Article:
UserRoles { userId, roleSet}.  With this model groups are not needed,  
nor are profiles which Alex didn't mention.

Lets look at how groups and profiles get modeled now.

groups:  The purpose of the administration simplicity alex mentioned  
is to assign a user to a set of permissions.  The set of permissions  
is a role, so you add the role to the users roleset.  This is the  
same action as assigning a user to a group, looked at from the other  
end of the relationship.

profiles: profiles currently have 2 functions, constructing a set of  
permissions out of other roles, and associating that set of  
permissions with a user or group.  The set of permissions is now a  
role, so the remaining function is associating that role with one or  
more users.  This is done by adding the role to the UserRoles for  
each user involved.

Alternate suggestion

As noted profiles currently combine specifying a role (my  
hierarchical definition) with associating a user with the role.  If  
we take out the aspect of subclassing role, we are left with a  
profile containing a unique name, a user id, and a roleId. This is an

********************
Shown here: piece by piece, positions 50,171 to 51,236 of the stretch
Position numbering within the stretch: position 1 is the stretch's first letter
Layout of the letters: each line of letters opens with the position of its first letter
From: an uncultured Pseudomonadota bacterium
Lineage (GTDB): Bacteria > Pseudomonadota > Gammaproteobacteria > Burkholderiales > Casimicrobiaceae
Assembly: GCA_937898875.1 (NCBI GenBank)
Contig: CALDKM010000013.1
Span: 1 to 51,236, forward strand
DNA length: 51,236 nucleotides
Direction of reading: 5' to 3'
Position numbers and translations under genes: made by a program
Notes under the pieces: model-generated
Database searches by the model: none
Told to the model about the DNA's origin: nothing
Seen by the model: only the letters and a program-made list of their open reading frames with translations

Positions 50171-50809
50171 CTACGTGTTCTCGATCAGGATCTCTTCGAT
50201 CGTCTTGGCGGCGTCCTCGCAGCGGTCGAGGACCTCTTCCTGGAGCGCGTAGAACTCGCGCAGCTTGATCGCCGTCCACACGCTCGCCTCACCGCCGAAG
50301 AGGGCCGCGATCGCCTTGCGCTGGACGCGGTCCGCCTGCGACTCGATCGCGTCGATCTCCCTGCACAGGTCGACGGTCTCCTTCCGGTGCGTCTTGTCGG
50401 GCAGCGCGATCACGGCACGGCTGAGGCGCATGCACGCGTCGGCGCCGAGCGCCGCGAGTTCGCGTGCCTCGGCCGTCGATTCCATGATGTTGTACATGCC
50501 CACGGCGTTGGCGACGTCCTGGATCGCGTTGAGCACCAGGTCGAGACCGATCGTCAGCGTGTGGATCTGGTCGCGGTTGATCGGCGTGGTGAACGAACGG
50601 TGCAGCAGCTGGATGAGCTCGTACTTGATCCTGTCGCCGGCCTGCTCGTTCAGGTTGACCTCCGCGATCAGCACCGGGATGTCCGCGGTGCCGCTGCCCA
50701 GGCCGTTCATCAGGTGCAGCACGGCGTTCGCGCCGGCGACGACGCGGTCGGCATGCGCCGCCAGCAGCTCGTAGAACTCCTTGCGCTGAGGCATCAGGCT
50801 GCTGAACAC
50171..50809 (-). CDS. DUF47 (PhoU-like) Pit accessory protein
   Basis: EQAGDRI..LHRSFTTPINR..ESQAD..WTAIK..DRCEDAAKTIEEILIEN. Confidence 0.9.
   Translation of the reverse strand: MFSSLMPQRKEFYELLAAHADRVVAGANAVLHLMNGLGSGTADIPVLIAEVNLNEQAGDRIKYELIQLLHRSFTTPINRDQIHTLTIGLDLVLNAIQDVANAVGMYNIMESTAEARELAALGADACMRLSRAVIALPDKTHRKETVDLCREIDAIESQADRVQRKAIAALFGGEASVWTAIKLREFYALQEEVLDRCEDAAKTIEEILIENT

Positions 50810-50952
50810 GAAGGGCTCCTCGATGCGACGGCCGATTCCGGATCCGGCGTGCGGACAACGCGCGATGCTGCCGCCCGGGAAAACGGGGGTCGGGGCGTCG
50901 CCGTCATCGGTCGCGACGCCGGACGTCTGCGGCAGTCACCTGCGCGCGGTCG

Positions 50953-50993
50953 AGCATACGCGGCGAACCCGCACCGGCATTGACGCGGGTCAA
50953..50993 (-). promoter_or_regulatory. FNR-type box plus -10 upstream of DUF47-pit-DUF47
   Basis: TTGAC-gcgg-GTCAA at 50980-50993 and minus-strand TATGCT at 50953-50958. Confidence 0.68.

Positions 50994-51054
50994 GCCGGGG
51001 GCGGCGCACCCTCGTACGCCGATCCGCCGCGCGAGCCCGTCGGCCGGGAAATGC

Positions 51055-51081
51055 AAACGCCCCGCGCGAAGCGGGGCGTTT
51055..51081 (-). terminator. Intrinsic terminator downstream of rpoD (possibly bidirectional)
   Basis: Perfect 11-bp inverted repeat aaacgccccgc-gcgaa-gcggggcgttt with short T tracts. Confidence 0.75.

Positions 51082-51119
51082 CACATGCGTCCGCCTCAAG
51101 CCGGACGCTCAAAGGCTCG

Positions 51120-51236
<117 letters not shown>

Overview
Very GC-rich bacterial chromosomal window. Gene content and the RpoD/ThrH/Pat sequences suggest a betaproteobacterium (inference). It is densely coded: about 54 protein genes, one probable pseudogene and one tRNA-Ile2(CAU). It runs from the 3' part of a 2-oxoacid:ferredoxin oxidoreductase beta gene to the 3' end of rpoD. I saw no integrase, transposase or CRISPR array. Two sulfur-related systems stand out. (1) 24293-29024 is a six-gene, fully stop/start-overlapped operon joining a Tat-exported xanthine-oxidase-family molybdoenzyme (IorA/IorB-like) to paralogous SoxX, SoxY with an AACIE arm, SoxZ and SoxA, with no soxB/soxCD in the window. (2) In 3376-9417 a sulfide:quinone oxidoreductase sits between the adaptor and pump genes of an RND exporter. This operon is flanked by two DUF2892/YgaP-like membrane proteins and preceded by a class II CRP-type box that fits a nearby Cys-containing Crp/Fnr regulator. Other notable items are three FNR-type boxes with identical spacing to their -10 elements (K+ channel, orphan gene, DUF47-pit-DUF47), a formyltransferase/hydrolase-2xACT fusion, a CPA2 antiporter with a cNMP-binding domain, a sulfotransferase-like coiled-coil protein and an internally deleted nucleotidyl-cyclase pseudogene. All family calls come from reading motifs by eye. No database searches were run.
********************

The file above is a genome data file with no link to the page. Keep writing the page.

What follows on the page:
acceptable alternative data model for a n-n user role association,  
although there is no obvious uniqueness constraint on (userId,  
roleId).  Here the user would identify themselves using the  
profileId, the login framework would lookup their userId and  
authenticate them using that, then we would determine the role from  
the roleId.  This is the same access pattern as currently in triplesec.

With this alternate suggestion the admin actions are basically the  
same as with the first suggestion, except you add/remove profiles  
rather than modifying UserRole contents.  In either case groups  
aren't needed.

My basic philosophical objection to including something called a  
group in our model is that it duplicates the ideas we model better in  
roles and user-role association.

Hopefully this is sufficiently coherent that everyone can understand  
what I'm trying to say :-)

david jencks

> Thoughts? Corrections?
> Alex
> <akarasulu.vcf>